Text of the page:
The Babadook - Cinema Review

'The key to Kent's success is in unfolding an intelligent tale about believable characters whom we care about - something too many modern horror directors simply forget to do'.

Coming out of Sundance earlier this year with a considerable buzz in its wake, The Babadook is the latest film to be touted as what the horror genre has long been waiting for to lift it out of its largely stagnant state. But writer and director Jennifer Kent's debut feature feels different to so many of the pretenders that have come before it; not only by being the breath of fresh air horror needs, but also by doing so in such a confident and able fashion.  

Kent's story is not about reinventing the genre - on the contrary, this is on many counts a classic story of the thing that goes bump in the night, as well as having echoes of other recent supernatural horror movies such as Insidious and Sinister. Where Kent is so successful is in using familiar tropes of horror to craft a consistently engaging and organic narrative. At times, the fact that The Babadook is a horror story almost becomes inconsequential; the key to Kent's success is in unfolding an intelligent tale about believable characters whom we care about - something too many modern horror directors simply forget to do.

Kent also has the confidence to allow a considerable degree of ambiguity, and her film is all the better for it. Whereas many modern horror films feel the need to tie everything up and answer every little question - no matter how ludicrous these answers might be - The Babadook boldly leaves enough within the story to the viewer's imagination. There's a fair amount we don't know about the titular entity come the film's conclusion, Kent clearly aware that quite often it's the unknown elements that make scary stories effective and memorable.

With her direction matching the assuredness of her writing, Kent allows her film to build slowly and authentically. The opening twenty minutes are pure psychological drama, more reminiscent of something like We Need To Talk About Kevin than any contemporary horror offering. The director also breaks up the drama and tension occasionally with some well-placed and subtle humour. Her direction of the horror sequences is refreshingly restrained, with oft-overused elements such as jumpscares barely seen throughout. There are a couple of moments where Kent allows herself to dip briefly into horror cliché, but for the most part this is a remarkably assured and impressive directorial debut.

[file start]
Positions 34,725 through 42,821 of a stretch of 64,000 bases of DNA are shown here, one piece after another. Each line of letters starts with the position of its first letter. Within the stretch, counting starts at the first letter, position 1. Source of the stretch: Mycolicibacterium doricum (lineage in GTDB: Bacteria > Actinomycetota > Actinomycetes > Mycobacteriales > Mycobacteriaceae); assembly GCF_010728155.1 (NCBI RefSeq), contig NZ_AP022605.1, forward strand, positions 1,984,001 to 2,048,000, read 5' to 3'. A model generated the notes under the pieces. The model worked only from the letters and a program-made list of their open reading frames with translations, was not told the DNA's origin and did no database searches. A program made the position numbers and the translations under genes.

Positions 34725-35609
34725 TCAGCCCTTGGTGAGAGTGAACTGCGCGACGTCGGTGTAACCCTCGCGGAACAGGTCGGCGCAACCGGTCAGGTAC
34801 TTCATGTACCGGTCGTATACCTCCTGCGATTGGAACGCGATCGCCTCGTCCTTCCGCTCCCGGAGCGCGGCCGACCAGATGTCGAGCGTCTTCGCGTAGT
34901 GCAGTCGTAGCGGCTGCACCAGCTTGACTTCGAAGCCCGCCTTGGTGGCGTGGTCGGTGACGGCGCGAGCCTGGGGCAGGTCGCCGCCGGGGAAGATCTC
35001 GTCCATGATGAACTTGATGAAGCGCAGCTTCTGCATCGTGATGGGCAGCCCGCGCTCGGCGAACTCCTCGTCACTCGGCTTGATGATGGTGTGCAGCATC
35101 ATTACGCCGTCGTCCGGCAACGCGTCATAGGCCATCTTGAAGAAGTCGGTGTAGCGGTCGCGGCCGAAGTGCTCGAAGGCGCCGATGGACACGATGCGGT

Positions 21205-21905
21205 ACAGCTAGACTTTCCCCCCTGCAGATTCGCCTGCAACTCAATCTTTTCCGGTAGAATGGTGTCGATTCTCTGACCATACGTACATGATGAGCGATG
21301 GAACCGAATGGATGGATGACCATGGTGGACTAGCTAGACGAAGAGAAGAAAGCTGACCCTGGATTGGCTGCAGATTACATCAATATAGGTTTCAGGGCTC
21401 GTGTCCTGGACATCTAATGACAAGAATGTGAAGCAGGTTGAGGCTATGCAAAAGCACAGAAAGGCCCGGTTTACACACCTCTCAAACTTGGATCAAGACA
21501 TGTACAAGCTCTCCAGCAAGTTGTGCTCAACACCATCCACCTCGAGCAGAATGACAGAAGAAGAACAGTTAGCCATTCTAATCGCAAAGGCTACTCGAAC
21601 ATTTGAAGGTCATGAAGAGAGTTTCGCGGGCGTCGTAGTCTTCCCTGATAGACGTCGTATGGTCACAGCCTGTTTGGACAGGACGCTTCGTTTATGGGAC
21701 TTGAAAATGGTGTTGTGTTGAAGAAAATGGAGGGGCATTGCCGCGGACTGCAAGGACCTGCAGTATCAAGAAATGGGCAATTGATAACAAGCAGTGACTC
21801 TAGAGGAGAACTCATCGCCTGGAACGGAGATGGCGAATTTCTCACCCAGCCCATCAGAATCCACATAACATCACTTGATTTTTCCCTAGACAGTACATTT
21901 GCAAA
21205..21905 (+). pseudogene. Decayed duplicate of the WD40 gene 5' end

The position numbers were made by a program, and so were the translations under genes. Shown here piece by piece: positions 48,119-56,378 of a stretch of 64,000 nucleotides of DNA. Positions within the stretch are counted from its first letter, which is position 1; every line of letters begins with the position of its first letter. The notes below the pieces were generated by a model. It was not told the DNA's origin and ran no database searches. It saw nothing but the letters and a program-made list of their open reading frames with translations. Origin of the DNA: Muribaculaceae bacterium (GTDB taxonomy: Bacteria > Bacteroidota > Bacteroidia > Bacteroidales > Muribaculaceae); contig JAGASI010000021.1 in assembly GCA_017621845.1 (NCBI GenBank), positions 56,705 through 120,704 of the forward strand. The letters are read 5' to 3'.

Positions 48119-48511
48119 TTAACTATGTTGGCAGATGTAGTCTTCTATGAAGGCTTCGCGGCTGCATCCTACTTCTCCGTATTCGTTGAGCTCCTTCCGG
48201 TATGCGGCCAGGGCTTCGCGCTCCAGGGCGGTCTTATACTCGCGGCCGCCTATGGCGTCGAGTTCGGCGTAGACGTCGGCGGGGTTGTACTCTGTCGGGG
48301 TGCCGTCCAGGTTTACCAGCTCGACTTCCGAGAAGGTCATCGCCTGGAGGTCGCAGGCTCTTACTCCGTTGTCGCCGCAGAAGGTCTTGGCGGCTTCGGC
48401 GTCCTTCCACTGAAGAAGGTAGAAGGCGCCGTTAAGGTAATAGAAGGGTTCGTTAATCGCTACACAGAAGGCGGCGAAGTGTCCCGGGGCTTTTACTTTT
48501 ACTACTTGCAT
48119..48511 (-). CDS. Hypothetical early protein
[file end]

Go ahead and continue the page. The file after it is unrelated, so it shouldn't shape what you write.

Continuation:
Kent is assisted throughout The Babadook by the pair of strong performances she draws from her leads. Noah Wiseman gives arguably the best performance by a young actor in a horror film since The Sixth Sense's Hayley Joel Osment some fifteen years earlier, evoking a perfect balance between sympathy and annoyance as the troubled and precocious youngster Samuel for much of the running time.

The film would not be the success it is, however, without the extraordinary central performance from Essie Davis as Samuel's mother Amelia. It is through Davis' uncanny portrayal of a single parent increasingly struggling with stress, grief and emotional detachment that many of the narrative and thematic elements within The Babadook work as well as they do. On one level, this is a story about a supernatural occurrence coinciding with Amelia's mental breakdown; on another, her breakdown is the story, and everything else is either coincidental, symptomatic, or even metaphorical. However you interpret the film, Kent's debut feature is consistently of a very high quality in its writing, directing and performance, offering genuine hope for the future of the horror genre that has not been felt as tangibly as this for quite some time.




By Ben Broadribb. Ben is a regular contributor to Film Intel, having previously written at Some Like It Hot Fuzz. He is normally seen in the wild wearing t-shirts containing obscure film references. He is a geek, often unashamedly so. He's also on and Twitter.

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